UK Parkinson's Disease Consortium - UKPDC
- Principal Investigators
- Research Groups
- Cell Physiology
- Clinical Neuroscience
- Clinical Studies
- Drosophila Genetics
- Molecular Biology and Biochemistry
- Molecular Neuropathology
- Neurological Biochemistry
- Neurological Signalling
- Protein Phosphorylation
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Webcast of the presentation entitled ‘Advances in Genetic Understanding of Parkinson's Disease’ given by Nicholas Wood (University College London, United Kingdom) presented at the Biochemical Society Hot Topic event, PINK1-Parkin Signalling in Parkinson’s Disease and Beyond, held in December 2014. More...
A study published in Brain, led by researchers
at UCL Institute of Neurology, has shown that genetic mutations which
cause a decrease in dopamine
production in the brain and lead to a form of childhood-onset Dystonia,
also play a role in the development of Parkinson’s disease.
The new Leonard Wolfson Experimental Neurology Centre (LWENC) has opened for clinical studies and trials
In this paper Claudia Manzoni studies how fibroblast
cells from people with Parkinson’s disease caused by mutations in LRRK2
react to starvation. Although the changes are quite subtle, there are
differences between the way that fibroblasts that contain mutant LRRK2
respond to being starved – suggesting that there may be changes in the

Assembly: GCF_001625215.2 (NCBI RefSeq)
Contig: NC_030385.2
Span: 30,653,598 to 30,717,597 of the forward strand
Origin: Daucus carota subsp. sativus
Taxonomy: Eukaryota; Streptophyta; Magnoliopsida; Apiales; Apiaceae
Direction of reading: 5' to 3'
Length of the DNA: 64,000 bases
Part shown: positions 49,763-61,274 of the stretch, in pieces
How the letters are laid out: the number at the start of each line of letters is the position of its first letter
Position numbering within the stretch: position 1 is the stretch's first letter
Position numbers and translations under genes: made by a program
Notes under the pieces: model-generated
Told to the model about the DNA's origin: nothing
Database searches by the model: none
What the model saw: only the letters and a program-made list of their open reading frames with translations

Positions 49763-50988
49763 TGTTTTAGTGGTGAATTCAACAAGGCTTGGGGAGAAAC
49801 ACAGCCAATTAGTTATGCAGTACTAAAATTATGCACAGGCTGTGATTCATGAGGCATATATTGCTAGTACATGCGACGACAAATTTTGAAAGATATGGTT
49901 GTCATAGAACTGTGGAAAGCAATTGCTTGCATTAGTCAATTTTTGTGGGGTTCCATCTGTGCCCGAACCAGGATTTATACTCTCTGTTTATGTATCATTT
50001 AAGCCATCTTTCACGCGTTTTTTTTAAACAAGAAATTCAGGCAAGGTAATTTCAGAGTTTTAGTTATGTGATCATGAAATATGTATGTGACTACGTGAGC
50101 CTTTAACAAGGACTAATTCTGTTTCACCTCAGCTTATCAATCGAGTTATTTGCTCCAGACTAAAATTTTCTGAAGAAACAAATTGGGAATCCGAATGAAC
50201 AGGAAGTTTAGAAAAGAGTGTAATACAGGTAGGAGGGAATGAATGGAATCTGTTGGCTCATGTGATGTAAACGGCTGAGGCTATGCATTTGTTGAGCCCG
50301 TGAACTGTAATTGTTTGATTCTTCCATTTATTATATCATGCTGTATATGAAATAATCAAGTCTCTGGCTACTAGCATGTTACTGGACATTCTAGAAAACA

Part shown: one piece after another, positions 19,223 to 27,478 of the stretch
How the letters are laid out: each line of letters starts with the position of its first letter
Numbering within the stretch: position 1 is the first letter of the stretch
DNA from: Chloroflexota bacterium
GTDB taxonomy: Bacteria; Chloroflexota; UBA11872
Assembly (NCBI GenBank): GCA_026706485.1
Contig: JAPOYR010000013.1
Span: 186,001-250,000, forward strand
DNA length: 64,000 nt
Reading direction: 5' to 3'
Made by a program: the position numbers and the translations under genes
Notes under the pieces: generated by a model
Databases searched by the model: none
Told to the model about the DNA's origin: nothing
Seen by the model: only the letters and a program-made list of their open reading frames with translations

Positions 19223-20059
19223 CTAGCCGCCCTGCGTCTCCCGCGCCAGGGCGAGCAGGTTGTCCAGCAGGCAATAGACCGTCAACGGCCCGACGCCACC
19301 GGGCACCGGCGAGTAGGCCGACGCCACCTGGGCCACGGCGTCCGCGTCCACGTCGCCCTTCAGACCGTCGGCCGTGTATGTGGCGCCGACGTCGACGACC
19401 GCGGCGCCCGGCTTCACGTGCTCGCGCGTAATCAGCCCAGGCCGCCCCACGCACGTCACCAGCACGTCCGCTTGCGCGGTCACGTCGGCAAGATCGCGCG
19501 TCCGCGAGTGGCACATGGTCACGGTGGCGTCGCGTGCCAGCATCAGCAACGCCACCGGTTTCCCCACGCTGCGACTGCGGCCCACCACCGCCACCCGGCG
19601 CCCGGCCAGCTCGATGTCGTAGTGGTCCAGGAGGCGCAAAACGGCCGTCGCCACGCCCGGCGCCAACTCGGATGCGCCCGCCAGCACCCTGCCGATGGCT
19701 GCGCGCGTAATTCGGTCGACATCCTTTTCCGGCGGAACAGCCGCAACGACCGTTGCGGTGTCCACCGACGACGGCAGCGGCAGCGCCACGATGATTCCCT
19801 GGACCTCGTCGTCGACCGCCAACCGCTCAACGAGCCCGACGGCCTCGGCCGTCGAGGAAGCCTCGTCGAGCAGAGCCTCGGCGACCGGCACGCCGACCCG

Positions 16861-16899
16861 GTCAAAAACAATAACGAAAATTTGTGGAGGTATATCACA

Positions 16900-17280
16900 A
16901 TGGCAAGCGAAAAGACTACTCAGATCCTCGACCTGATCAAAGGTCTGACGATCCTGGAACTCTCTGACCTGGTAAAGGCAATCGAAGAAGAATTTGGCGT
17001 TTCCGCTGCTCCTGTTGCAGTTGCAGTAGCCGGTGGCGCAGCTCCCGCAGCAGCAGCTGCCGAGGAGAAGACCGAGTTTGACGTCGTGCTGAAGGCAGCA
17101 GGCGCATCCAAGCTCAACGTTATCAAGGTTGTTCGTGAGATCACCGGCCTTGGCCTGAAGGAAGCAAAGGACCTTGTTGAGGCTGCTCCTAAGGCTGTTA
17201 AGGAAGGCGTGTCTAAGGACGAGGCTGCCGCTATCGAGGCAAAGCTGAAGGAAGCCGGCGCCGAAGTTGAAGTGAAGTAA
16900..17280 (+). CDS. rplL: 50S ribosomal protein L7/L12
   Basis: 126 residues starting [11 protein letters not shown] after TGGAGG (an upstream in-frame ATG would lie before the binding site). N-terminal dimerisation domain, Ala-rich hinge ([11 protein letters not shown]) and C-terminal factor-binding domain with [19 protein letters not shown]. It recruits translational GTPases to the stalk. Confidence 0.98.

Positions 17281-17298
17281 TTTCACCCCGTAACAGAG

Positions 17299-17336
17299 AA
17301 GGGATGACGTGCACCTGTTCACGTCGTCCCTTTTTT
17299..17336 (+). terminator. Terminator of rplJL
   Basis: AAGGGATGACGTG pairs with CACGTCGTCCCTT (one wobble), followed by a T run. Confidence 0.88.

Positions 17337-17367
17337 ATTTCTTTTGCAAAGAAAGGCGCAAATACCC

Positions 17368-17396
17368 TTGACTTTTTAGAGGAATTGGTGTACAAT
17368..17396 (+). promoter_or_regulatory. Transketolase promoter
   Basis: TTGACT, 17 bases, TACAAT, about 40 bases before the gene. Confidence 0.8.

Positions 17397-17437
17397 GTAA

way that these cells regulate a key process called autophagy (a term
which comes from the greek meaning to eat yourself, and is one of the
ways that cells get rid of waste and recycle proteins and organellles).
Research led by consortium researchers Dr Helene Plun-Favreau (UCL Institute of Neurology) and Dr Alex Whitworth (University of Sheffield), and collaborator Dr Heike Laman (University of Cambridge), has discovered how genetic mutations linked to Parkinson’s disease might play a key role in the death of brain cells, potentially paving the way for the development of more effective drug treatments. In the new study, published in Nature Neuroscience, the team of cross-institutional researchers showed how defects in the Parkinson’s gene Fbxo7 cause problems with mitophagy. More...
(Wellcome Trust Clinician Scientist)
Miratul Muqit graduated MB, ChB (Hons) from the University of Edinburgh (1991-97). He is a former Kennedy Scholar of Harvard University (2000-01) where he undertook postdoctoral studies in Mel Feany’s laboratory making Drosophila models of human neurodegenerative disease. He undertook his PhD as a MRC Clinical Training Fellow at University College London (2001-2004) jointly supervised by David Latchman and Nicholas Wood, where he studied two genes associated with early-onset Parkinson’s disease, parkin (a ubiquitin ligase) and PTEN-induced kinase 1 (PINK1).
In parallel he has trained as a clinical neurologist. He completed general medical training at the Hammersmith Hospital and hospitals affiliated to Imperial College. He then trained as a neurologist at several London hospitals including King’s College Hospital and the National Hospital for Neurology and Neurosurgery at Queen Square. He trained in movement disorders with Andrew Lees and Khailash Bhatia at the National Hospital.
In 2008 he was awarded a Wellcome Trust Intermediate Clinical Fellowship sponsored by Dario Alessi at the MRC Protein Phosphorylation Unit to investigate the molecular signaling pathways of the Parkinson’s disease associated kinases, PINK1 and LRRK2.
Page last modified on 20 mar 13 17:12